Jury Duty – Time for Justice

I opened up that letter and the first thing I saw was Jury Summons written in heavy writing and in bold, “woaaaah I am about to get shafted, wait a minute…” I read it further and said something along the lines of:

“Jury service is one of the most important civic duties that one can be asked to perform….When a jury reaches a verdict, they are not only making a decision that affects the individual defendant, they are also making a decision that affects the communities in which they live. Few decisions made by members of the public have such an impact upon society as a jury’s verdict”

Woah, this was happening to me! Although I mostly thought it was going to be a cool experience, there was also the thought that I was going to be tied up for a while after the nightmare stories I had heard of people being away on Jury duty for ages and ages and this could potentially mess up some of my plans of what I was going to do shortly (i.e leave my job!)

But all in all, I also saw it as a good break from normal things.

The beginning  – A bit of a wait

So what happened? The first two days were a lot of waiting as many jurors arrived and waited in the jury common room. We weren’t allowed to go out at any time and had no shared facilities with the outside world (in case we bumped into the defendant who was smoking outside or something). And there must’ve been about 200 jurors in that room, madness! On the other hand my days were really great now, 10am start time and only a 15min commute. I was feeling more refreshed already. I hadn’t been called up for my first case for almost two days and I had read about every woman’s magazine in the waiting room so yes there was a fair bit of waiting about to start off with.

The courtroom drama begins!

I finally got called up to a case and then things got interesting. However, I am not going to discuss any details of the cases here even though both cases are now over and it’s ok to discuss them with friends in the pub and all that. I will discuss the process nonetheless over here. 15 jurors were first called up and 12 selected. The defendant has the right to refuse some jurors if they feel the juror is not to their liking. The case was opened and the judge explained things to the jury very respectfully. The weird thing I must admit about the whole process was that while the jury was the ultimate decider of the case at all times, we could never really ask any questions directly at any stage. We were silent at all times, even though we were the ones being convinced by both parties at all times. We could however pass a note to the judge and he could then decide to use that point or not.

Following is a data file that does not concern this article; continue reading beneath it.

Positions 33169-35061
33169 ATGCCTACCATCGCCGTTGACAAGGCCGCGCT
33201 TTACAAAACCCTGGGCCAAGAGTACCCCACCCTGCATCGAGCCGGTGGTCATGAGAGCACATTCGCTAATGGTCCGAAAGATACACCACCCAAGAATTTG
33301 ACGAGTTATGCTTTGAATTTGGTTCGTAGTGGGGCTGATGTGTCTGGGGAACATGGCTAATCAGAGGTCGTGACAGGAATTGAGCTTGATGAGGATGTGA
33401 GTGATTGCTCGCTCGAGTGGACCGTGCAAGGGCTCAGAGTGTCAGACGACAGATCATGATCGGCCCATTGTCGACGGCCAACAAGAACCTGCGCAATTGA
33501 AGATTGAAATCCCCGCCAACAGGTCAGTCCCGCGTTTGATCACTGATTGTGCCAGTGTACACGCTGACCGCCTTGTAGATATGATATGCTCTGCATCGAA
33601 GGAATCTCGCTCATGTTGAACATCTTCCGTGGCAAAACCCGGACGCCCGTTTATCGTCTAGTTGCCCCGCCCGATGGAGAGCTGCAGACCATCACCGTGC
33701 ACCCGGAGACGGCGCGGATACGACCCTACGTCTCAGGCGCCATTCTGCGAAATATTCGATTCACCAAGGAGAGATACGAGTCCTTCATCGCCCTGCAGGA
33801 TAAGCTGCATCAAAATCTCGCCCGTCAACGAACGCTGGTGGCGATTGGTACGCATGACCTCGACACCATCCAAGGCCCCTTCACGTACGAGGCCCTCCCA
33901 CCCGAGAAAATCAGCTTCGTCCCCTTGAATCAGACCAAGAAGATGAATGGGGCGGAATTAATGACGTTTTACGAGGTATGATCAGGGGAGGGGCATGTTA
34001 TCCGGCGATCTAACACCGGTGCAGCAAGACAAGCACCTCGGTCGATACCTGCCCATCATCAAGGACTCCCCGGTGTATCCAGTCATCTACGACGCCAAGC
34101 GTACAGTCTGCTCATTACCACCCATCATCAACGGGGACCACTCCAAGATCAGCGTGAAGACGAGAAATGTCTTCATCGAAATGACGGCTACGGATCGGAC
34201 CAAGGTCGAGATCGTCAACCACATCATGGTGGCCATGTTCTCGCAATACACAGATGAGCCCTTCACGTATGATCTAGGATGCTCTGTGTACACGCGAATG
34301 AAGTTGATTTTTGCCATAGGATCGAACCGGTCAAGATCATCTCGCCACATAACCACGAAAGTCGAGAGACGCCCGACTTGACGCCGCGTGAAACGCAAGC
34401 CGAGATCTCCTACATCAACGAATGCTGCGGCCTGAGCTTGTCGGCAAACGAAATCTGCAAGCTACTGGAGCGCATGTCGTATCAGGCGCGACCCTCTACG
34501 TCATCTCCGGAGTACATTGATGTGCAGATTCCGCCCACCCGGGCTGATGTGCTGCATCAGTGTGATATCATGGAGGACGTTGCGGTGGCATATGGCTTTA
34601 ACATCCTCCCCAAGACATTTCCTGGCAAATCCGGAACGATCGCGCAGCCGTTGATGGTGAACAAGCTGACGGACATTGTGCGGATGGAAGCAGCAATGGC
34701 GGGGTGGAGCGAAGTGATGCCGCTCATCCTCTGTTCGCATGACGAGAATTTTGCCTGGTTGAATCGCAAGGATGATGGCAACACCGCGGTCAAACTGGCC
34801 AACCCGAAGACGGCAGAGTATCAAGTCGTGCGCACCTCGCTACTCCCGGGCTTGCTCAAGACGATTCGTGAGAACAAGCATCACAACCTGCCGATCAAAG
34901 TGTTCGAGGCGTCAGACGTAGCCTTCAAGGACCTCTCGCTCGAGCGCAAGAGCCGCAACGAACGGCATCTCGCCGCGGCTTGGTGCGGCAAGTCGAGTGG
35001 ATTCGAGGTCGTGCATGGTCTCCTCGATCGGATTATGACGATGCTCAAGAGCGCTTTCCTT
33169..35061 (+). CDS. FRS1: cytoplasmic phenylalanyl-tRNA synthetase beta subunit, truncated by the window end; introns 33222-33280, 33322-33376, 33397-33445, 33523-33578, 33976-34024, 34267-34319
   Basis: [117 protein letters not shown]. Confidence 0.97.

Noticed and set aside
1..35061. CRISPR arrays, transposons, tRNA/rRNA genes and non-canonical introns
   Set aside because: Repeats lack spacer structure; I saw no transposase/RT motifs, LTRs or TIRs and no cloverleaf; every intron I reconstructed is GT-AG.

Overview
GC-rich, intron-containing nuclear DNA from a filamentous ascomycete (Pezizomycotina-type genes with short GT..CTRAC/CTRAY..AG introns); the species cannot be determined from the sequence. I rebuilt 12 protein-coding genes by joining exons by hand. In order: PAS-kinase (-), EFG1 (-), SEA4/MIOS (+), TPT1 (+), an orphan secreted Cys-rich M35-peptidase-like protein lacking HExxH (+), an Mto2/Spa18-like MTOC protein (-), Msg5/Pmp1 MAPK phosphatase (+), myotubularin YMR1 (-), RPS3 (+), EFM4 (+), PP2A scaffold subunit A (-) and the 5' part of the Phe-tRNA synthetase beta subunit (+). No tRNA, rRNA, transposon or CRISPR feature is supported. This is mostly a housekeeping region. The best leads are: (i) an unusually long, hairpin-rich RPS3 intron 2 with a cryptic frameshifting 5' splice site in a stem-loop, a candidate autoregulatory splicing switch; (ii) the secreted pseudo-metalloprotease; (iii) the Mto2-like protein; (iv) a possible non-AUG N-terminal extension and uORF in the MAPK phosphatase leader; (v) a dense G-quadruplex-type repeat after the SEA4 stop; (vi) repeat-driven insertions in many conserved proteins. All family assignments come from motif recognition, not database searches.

The process was very formal indeed, only the jury were wearing informal clothes, the ushers, court staff (tape-recorder dude, typist, security guy holding the defendant), the barristers and judges were in full formal gear. The barristers and judge wearing one of those funny grey wigs too. The judge in our courts were always referred to as your honour. There was also space for public so anyone could go in and listen if they wanted. The public area became busy towards the end when the case was decided.

Typical courtroom layout

Typical courtroom layout

The judge is the umpire and the jury are the judge

Both judges made this clear at all times that their role was to be the “umpire” of the cases. They had to make sure everything was being carried out in the right way and they also had to make clear what the law was to us. The judges are pretty good no doubt about it, they moderate the process very well indeed and at times did indeed interfere with things they felt were not being presented in a fair and neutral way. When the barristers were fannying around trying to twist things the judge would set the record straight and re-phrase things himself. When points of law came up and the judge had to discuss something with the barristers (maybe even get them a telling off) they would usually ask the jury to retire to the jury retiring room. Ultimately it was always going to be the jury that had to be convinced and we were the deciders..